After a four year absence Smoke Fairies (Katherine Blamire and Jessica Davies) have returned with a new album, the wonderfully drone heavy ‘Darkness Brings The Wonders Home’, and a smattering of gigs with more promised for later in the year. The new album takes their sound further into the rock realm although they never really leave their roots as macabrely dark folkies behind: it’s the same sound but with the waves of unease carried on a more powerful medium. And here they were at Hoxton Hall – as near perfect a venue for their augmented band as one could imagine.
Hoxton Hall is a cool little venue with a standing area in front of the stage and two tiers of balconied galleries rising on either side. The shape and the iron work fronting the raised seating areas give away that this is a rare surviving small Victorian Music Hall – its survival due to its early loss of a licence which saw it taken over as a Quaker meeting hall. A couple of strange things were that this gig had been listed as sold out for some time – but there was clearly significant room still available on the balconies – and something strange had happened to the audience. This reviewer caught Smoke Fairies at The Scala about five years ago – and the audience was a mixed one, there were people present who were younger than the band. I know, that is not the usual turn of events. On this night though something had happened – the audience was predominantly male and predominately greying. What had happened to the fickle cool kids?
The plush red velvet curtains were already pulled back from the stage to reveal a stage full of guitars and amps ready for an evening of deep bass throbbing psych-folk meets haunted slide guitar blues. Naturally the smoke generator was already hard at work even before John J Presley and his drummer took the stage for a short set of psych-blues that emphasized the importance of guitar wildness and the primal and primary importance of feedback in the service of music. Everything is liminal, on the cusp of disaster – even when Presley sings of a field in which his love waits, the image is more of a meeting at dusk, in a field of waterlogged heavy clay, with a storm brewing not too far away as his guitar flashes like lightning. Whilst it’s true that he made his Hohner axe scream and moan producing a mind shaking sonic assault that could block out telepathy in a five mile radius it’s done with style and elan. Raw as hell, it’s rock ground down to the very essence. There might have been a touch of, “Follow that!” in the set if it wasn’t the case that John J Presley returned on bass / guitar for the Smoke Fairies’ set.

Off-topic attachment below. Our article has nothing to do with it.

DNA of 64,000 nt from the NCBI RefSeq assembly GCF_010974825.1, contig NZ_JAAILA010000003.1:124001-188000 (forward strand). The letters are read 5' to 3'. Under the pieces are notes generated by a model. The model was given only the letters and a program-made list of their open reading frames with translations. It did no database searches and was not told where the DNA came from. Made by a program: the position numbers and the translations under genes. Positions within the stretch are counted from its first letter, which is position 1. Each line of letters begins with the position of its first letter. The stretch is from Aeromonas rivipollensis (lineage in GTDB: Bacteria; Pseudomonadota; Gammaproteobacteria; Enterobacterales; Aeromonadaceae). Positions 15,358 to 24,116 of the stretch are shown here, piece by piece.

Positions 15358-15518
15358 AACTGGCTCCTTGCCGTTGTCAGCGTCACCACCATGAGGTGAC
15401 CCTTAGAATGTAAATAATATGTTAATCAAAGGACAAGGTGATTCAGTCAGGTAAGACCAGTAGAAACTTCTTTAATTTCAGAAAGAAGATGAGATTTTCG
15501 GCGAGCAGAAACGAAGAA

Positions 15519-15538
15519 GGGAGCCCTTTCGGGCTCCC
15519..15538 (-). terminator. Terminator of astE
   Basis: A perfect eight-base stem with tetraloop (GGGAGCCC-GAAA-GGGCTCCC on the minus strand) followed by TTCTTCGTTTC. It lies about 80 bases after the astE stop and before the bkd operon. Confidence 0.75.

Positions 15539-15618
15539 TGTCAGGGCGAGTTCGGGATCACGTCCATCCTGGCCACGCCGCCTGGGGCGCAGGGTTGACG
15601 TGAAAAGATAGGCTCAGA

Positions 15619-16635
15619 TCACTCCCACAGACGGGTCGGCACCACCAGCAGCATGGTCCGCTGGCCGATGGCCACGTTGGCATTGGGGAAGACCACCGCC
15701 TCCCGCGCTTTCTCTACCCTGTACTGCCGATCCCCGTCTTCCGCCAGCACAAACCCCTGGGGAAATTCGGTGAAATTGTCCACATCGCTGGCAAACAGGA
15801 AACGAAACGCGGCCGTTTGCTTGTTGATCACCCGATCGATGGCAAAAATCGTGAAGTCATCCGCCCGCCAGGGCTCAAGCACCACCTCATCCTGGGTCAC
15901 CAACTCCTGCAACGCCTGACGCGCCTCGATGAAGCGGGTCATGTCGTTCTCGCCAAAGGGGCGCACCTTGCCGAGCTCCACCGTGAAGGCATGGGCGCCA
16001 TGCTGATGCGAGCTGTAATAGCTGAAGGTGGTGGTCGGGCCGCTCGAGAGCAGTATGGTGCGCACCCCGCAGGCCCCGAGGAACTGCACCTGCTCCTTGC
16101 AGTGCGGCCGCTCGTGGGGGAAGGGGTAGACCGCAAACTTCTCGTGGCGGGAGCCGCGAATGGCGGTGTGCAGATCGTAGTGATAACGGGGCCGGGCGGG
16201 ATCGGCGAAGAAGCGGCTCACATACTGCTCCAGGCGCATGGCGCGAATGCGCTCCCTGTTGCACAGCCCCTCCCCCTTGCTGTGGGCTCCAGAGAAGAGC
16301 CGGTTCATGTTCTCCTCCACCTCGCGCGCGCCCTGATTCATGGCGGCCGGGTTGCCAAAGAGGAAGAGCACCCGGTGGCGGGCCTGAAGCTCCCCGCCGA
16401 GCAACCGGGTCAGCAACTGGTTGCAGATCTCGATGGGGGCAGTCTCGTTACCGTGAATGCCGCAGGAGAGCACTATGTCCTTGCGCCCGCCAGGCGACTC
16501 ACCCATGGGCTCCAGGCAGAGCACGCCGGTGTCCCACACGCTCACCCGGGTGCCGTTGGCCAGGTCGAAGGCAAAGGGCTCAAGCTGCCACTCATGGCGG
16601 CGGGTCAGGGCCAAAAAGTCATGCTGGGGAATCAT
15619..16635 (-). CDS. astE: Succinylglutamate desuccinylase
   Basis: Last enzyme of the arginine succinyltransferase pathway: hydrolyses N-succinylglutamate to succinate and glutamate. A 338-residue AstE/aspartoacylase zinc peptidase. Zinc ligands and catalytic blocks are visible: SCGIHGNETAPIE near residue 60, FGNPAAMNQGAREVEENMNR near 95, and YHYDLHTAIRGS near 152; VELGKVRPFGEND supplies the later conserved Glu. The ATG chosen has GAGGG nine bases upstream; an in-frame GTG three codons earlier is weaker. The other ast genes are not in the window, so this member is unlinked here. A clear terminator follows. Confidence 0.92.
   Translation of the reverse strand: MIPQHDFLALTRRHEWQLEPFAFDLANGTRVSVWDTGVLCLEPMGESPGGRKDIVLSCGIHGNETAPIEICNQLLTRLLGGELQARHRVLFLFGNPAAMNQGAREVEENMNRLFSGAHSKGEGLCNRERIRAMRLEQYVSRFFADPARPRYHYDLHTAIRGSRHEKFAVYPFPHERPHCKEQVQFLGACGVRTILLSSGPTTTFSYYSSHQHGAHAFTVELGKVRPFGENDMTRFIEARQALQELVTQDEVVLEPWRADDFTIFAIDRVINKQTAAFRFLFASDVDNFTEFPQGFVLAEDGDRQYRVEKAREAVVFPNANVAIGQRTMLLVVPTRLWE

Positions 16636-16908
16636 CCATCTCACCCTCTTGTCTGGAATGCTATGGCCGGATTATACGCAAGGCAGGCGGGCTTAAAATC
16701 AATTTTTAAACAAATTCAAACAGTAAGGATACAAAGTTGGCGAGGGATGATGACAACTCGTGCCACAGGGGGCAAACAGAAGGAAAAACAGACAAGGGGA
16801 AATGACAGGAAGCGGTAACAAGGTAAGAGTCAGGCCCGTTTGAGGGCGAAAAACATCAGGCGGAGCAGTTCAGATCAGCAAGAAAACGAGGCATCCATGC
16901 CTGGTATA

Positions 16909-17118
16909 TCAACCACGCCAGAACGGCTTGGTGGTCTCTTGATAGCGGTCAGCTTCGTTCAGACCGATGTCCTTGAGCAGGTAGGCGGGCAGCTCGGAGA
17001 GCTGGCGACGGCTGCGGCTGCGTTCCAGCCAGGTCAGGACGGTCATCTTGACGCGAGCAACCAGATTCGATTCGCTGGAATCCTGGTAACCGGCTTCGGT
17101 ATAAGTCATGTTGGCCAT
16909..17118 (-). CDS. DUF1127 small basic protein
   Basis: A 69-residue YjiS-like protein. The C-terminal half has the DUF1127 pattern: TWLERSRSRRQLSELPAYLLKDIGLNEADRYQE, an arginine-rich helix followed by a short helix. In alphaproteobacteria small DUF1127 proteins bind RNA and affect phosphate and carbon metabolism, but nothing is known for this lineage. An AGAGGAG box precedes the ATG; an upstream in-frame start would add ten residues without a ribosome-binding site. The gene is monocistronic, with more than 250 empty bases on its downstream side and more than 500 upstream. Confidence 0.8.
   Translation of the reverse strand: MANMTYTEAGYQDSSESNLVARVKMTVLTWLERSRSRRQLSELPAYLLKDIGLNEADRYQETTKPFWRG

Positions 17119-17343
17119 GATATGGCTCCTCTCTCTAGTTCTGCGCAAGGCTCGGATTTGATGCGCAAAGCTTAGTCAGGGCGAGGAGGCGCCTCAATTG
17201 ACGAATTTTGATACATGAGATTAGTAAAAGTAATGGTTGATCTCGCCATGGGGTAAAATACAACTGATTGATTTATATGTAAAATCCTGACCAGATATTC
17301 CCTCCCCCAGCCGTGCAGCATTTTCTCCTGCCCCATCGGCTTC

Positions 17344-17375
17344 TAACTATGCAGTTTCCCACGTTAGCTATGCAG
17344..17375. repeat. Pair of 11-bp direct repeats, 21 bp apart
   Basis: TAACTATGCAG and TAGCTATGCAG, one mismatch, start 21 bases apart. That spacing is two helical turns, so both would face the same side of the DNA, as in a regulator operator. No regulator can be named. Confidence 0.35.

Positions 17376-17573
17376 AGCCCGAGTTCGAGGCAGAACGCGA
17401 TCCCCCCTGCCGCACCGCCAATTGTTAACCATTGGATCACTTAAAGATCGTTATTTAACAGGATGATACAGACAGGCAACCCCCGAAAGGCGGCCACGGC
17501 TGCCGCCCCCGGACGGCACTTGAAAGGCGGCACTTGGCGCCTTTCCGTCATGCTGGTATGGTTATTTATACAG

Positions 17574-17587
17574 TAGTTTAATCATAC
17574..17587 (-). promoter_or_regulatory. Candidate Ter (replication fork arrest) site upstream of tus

If the audience were somewhat different, Smoke Fairies seemed unchanged by an interval of years – Jessica Davies has that elfin ice queen vibe going on whilst Katherine Blamire exudes a bashful shyness hiding behind her fringe. Opening with ‘Super Tremelo’ there’s that instantaneous thrill of the sinuous vocals and buzzing guitar licks and the perturbing imagery of a disturbed mind only half connecting with reality. The ghoulish ‘Chew your Bones’ blends Smoke Fairies’ signature hypnotic drone and spellbinding vocals with a pagan imagery that’s one part lust and one part wickerman, and there’s a similarly strangely disturbing imagery on ‘Out of the Woods’ which featured Presley on deeply growling guitar for a song that’s part anticipatory of a meeting and part dread of some unnamed madness. It’s like one of those unsettling mystical-edged children’s series from the Seventies condensed down into just a couple of minutes. Is it any wonder that in Manchester audience members had been asking if they could “Join their cult?”
‘Summer Fades’, from their last album ‘Through Low Light and Trees’, brought a more melodic element to the evening for a song of failed love, with the pair blowing softly on the embers to see if they’ll rekindle “through the coldest months I held onto a dying hope that flickered in you” before asking “Can you hold me like you held someone you shouldn’t have let go?” ‘After the Rain’ spins those feelings on their head, as over finger-picked guitar there’s a confession of a loveless relationship – “I only feel alone like I don’t know who’s sleeping in my bed” is less wanton promiscuity but rather a realisation that despite apparent closeness you really don’t know somebody at all. These flickers of light and shade, of hope and bleak despair, colour a lot of Smoke Fairies’ output, perhaps caught nowhere better than when they offer rocking out as a resolution to drifting apart on the groovily driven ‘Don’t you Want to Spiral Out of Control?’ Well, yeah, of course – if it means listening to this perfection of vocals and glimmering spectral folk-drone-rock. If there was one small downer on the night it was that just over 60 minutes is a short headlining set for a band with a half-dozen albums under their belts. Otherwise – bring on the autumn tour.